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Sunday, December 17, 2017 Elyria 22°
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Education

Langston Middle School uses grant money for non-traditional seating arrangement

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    Langston Middle School sixth grade student Audrey Halstead, 11, sits in one of the new chairs provided at Langston Middle School on Tuesday afternoon, Jan. 17.

    KRISTIN BAUER / CHRONICLE

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    Langston Middle School teacher Amanda Kochmit was awarded a grant in October from the Oberlin Endowment Fund for $6,500 to implement Project HYPE (Helping Youth Participate Equally) at Langston Middle School.

    KRISTIN BAUER / CHRONICLE

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    Langston Middle School teacher Amanda Kochmit was awarded a grant in October from the Oberlin Endowment Fund for $6,500 to implement Project HYPE (Helping Youth Participate Equally) at Langston Middle School.

    KRISTIN BAUER / CHRONICLE

  • 011717-PROJECTHYPE-KB04

    Langston Middle School sixth grade student Maeson Bell, 12, sits in one of the new chairs provided at Langston Middle School on Tuesday afternoon, Jan. 17.

    KRISTIN BAUER / CHRONICLE

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OBERLIN — Some classrooms at Langston Middle School are starting to look more like trendy cafes, with yoga balls and bean bags replacing traditional desk seating.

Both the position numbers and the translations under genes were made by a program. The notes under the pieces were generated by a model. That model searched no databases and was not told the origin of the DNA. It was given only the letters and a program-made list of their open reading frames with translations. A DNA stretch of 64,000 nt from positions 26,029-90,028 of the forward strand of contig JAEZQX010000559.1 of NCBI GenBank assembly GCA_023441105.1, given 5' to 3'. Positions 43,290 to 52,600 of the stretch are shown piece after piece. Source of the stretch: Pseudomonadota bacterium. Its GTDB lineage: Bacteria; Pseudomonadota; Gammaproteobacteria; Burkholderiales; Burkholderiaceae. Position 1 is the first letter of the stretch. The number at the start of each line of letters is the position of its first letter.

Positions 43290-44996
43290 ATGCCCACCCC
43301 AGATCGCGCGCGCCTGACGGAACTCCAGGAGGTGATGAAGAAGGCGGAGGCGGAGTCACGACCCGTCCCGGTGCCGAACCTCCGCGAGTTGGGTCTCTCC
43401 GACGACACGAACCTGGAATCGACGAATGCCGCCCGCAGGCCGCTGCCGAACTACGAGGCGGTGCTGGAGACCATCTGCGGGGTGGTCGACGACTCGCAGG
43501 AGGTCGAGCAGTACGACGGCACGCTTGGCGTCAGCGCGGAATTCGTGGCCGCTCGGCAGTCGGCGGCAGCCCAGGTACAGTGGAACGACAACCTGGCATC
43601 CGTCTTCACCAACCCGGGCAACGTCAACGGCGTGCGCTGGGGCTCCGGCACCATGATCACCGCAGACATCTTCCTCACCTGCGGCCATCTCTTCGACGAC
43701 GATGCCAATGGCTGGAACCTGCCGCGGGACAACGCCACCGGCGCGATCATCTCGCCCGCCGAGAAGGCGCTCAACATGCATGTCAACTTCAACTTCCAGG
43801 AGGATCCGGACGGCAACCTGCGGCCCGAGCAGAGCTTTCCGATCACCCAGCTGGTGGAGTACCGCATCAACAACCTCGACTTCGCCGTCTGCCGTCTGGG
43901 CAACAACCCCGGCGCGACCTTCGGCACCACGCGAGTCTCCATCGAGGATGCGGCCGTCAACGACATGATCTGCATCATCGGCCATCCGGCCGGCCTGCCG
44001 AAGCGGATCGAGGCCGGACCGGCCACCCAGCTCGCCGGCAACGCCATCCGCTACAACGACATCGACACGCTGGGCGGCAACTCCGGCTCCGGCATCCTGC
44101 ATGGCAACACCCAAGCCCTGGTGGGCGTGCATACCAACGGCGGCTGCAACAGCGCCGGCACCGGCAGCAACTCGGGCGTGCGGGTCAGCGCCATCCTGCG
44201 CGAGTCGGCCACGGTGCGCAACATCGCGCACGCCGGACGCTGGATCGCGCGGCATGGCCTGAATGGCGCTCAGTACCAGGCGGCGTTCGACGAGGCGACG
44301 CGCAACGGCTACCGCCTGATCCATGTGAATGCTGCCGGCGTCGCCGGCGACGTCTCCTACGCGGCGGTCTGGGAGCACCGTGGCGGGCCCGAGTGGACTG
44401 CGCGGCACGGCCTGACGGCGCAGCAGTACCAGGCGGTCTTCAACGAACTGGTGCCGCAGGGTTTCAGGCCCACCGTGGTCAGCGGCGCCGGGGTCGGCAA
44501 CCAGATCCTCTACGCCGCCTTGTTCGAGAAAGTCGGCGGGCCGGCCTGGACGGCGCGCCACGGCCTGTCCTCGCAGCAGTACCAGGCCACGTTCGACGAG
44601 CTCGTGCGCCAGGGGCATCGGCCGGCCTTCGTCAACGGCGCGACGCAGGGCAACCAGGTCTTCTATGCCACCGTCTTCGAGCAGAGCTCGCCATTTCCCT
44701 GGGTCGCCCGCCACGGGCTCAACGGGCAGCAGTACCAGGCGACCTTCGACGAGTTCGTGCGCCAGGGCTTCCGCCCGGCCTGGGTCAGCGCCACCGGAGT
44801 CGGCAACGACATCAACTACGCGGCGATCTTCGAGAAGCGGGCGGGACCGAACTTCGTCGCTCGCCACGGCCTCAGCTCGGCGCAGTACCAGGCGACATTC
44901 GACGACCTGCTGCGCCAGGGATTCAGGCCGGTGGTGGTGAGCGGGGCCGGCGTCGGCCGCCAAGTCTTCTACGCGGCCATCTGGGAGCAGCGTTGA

Amanda Kochmit, a special education teacher at the school, was awarded a grant in October from the Oberlin Endowment Fund for $6,500 to implement this flexible seating, called Project HYPE - helping youth participate equally.

The grant paid for alternative seating and fidget toy kits for about seven classrooms with the goal of allowing students with disabilities to participate in the least-restrictive environment possible.

Teachers say they've already noticed a difference in their students. One student, Kochmit said, was a "frequent flier" to the principal's office but after he was put at a standing desk - a taller desk with an option to stand or sit on a stool - he stopped having as many behavioral incidents.

Sheryl Strayer, a sixth-grade teacher, said students beg every day to sit on one of the few yoga ball seats in her classroom. She awards them to the first students to show up every day, an incentive to get to class on time.

Kochmit said flexible seating allows students to move around in a quiet and nondistracting way during a lesson, which gives them a positive way to burn off energy while still paying attention.

In Langston Middle School, where 44 of the 240 students have been diagnosed with a disability, it can make a big impact.

The flexible seating right now includes yoga ball chairs, stand up desks, wobble stools, bouncy bands and fidget toys such as stress balls.

Kochmit hopes to apply for more grants next year to fund flexible seating for other schools in the district.

The hope is that with seating and fidget toys, fewer students will need to be removed from the classroom because of sensory issues or behavior.

Kochmit keeps a small trampoline in her classroom for downtime when she isn't teaching. She said research has found that flexible seating extends teaching time by about 9 minutes per hour, resulting in 135 more hours of learning per year.

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